China is taking its first steps towards paying for imported crude oil in Yuan instead of the U.S. dollar, according to Reuters, a key development in Beijing's efforts to establish its currency internationally.
Chinese President Xi Jinping pledged US$124 billion for his ambitious new Silk Road plan to forge a path of peace, inclusiveness and free trade, and called for the abandonment of old models based on rivalry and diplomatic power games.
The Chinese currency Yuan entered a new phase in its journey to become more important to the world economy: starting on Saturday the Yuan is officially a member of the International Monetary Fund’s basket of global reserve currencies. Together, this group of currencies, known as Special Drawing Rights (SDR), forms a kind of pseudo-currency—used only by the IMF—to supplement countries’ official reserves.
Chinese central bank governor Zhou Xiaochuan has accused speculative forces of targeting the country's currency, the Yuan, and argued there was no reason for the Yuan to keep depreciating in value and that China would not let international speculators dominate market sentiment.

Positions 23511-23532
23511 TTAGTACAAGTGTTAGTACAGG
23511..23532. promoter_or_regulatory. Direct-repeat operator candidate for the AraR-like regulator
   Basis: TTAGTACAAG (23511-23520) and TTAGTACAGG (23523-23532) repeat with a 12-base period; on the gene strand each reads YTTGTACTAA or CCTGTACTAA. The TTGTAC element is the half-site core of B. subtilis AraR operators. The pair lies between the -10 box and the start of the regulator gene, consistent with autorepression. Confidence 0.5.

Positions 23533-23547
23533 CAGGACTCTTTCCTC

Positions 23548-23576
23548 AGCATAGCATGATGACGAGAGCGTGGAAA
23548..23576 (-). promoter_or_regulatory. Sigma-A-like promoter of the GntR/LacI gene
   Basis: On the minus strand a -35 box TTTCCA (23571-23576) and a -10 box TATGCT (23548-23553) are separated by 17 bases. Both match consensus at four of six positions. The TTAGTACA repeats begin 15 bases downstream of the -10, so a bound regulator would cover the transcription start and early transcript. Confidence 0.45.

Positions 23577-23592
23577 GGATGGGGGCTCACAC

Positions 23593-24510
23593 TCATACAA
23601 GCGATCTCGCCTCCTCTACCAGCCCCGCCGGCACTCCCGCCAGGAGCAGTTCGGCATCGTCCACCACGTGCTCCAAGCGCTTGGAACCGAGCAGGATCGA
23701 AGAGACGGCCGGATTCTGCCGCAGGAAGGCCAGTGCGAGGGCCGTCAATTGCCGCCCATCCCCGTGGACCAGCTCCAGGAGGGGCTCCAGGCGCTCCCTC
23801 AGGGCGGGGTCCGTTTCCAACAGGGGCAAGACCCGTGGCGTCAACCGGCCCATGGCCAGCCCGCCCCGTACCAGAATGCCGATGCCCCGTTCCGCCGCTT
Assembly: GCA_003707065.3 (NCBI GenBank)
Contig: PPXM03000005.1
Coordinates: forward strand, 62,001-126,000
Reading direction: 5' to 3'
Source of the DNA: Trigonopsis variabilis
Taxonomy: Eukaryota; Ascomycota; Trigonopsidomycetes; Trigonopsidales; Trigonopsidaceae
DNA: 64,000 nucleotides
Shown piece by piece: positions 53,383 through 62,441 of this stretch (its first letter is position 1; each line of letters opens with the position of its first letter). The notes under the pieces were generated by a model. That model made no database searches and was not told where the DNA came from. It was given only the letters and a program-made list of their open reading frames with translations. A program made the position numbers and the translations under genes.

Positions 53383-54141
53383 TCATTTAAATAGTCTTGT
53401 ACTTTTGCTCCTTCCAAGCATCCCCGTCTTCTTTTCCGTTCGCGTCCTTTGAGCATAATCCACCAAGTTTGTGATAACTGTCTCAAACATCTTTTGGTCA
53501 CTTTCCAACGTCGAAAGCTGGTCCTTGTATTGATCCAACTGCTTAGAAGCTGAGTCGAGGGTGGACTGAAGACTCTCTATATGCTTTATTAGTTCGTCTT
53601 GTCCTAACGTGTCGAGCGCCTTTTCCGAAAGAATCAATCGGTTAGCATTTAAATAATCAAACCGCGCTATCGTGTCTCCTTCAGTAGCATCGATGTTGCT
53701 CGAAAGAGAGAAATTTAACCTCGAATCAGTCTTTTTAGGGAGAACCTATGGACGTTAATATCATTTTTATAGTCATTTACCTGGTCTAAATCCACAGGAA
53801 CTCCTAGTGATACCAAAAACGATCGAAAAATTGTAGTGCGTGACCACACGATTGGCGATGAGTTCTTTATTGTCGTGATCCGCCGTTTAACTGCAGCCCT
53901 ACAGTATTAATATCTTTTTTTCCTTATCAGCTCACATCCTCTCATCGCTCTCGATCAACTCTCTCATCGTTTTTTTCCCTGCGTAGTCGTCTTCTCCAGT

The International Monetary Fund (IMF) has announced that China's currency, the Yuan, will join the fund's basket of reserve currencies. Currently just the US dollar, the euro, the yen and the pound are in the group.
”It’s unfair to pin the blame on the August 11 Yuan devaluation because currencies were already declining due to the “unconventional monetary policies” of some nations, Raghuram Rajan was cited as saying in an interview with the SCMP.
The inclusion of the Chinese currency in the International Monetary Fund's special drawing rights (SDR) basket is long awaited, long overdue and, finally, all but a foregone conclusion.
The international economics establishment has stepped up pressure on the Federal Reserve to delay raising interest rates, with the World Bank the latest institution to warn that the US central bank risks sparking panic and turmoil in emerging markets if it increases rates next week.
Chinese shares continued to lose ground despite the central bank's latest effort to reassure traders. The mainland's benchmark Shanghai Composite was down 1.1% to 2,930.23 points after a volatile open earlier. The index had already fallen about 16% this week, sending shockwaves through global markets.
The S&P 500 suffered its biggest daily percentage drop in nearly four years and the Dow confirmed it had entered into correction territory as fears of a China-led global slowdown rattled investors around the world.